Unless you protect valuable or sensitive business information, it could end up in the hands of unscrupulous third parties. Fortunately, there are ways to prevent your business secrets from going out the door.
1. Be careful what you disclose
Sharing your business secrets with a third party is a normal part of working life for most small companies. Whether it is disclosing financial information to a potential investor, providing specifications of an innovation to a manufacturer, or showing your customer list to an outsourcing partner, there will be times when sharing confidential information is unavoidable.
When you share your information with someone else, there is a chance that they will use it to their commercial advantage without your permission. Disclosure of confidential information is a practical necessity in today’s world, but there are steps you can take to minimise the risks of sharing this information.
2. Contractual protection of business information
Staff have a statutory duty of confidentiality towards their employer which, combined with clauses in an employment contract, keeps them from running off with your business secrets to competitors. But this does not extend to others working for you who are not in a strict employee-employer relationship.
Non-disclosure agreements (NDA’s) or ‘confidentiality agreements’ as they are also known, are a contractual means of protecting your valuable or sensitive information when you need to disclose it to a third party. These can be particularly useful for small firms when dealing with outsourcing companies or freelance workers.
Having an NDA gets around the issue of having to rely on patents or trade marks or your right to confidence in common law. It’s so much simpler to say ‘Here’s an agreement and here are the terms’. Off-the-shelf NDA’s can be downloaded for free from the Internet, but having a bespoke NDA drawn up should cost only a low three-figure sum.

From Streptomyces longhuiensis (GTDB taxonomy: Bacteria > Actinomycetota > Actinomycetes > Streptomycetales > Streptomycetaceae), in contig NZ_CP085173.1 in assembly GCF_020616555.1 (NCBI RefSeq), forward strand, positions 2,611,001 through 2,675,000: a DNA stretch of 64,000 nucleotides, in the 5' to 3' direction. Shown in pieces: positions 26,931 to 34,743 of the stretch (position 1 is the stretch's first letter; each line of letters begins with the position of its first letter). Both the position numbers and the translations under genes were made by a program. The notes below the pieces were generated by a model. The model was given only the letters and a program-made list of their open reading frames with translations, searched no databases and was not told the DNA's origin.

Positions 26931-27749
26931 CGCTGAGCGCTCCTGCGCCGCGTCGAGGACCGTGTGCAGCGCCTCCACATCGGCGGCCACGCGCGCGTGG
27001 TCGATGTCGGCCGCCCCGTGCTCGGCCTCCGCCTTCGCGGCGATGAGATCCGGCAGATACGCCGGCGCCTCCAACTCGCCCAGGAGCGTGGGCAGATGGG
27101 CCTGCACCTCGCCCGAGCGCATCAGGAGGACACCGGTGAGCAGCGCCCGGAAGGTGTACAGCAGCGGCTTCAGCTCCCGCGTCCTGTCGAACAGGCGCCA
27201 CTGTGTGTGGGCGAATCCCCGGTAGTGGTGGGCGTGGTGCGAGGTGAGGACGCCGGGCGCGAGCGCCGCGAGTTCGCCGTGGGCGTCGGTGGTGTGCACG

However innocent mistakes are easily made. For example, everything believed to be confidential needs to be defined in an NDA. If you call information confidential when it patently isn’t, it calls into question other items defined as confidential and the document becomes unenforceable.
In addition, NDA’s should state exactly how a third party can use the information disclosed to them.
For example, imagine you disclose a secret component which the recipient goes on to manufacture and profit from albeit continuing to keep the nature of the component secret. It would render your NDA pointless if all you’d asked was for the component to be kept secret. Importantly, NDA’s also need to state :
a.) how long the obligation of confidentiality lasts.
b.) that you cannot guarantee the information’s accuracy.
c.) that you retain all the rights to any intellectual property in the information.
3. Suing for breach of a non-disclosure agreement
In the event of a breach of an NDA, you can sue for damages. Alternatively, if you suspect a breach is going to happen you can seek a court injunction. However, these remedies can be expensive and time consuming and it can be difficult to quantify any damages. Having an NDA is extremely useful, but don’t just put it in a drawer. You need to ensure your information is being kept confidential and you are satisfied with the measures put in place to keep it so.
Once information is out in the public domain there’s no legal method of making that information confidential again. Put procedures in place to determine what information staff have the ability to access and, more importantly, who can release that information to third parties. Prevention is better than cure!!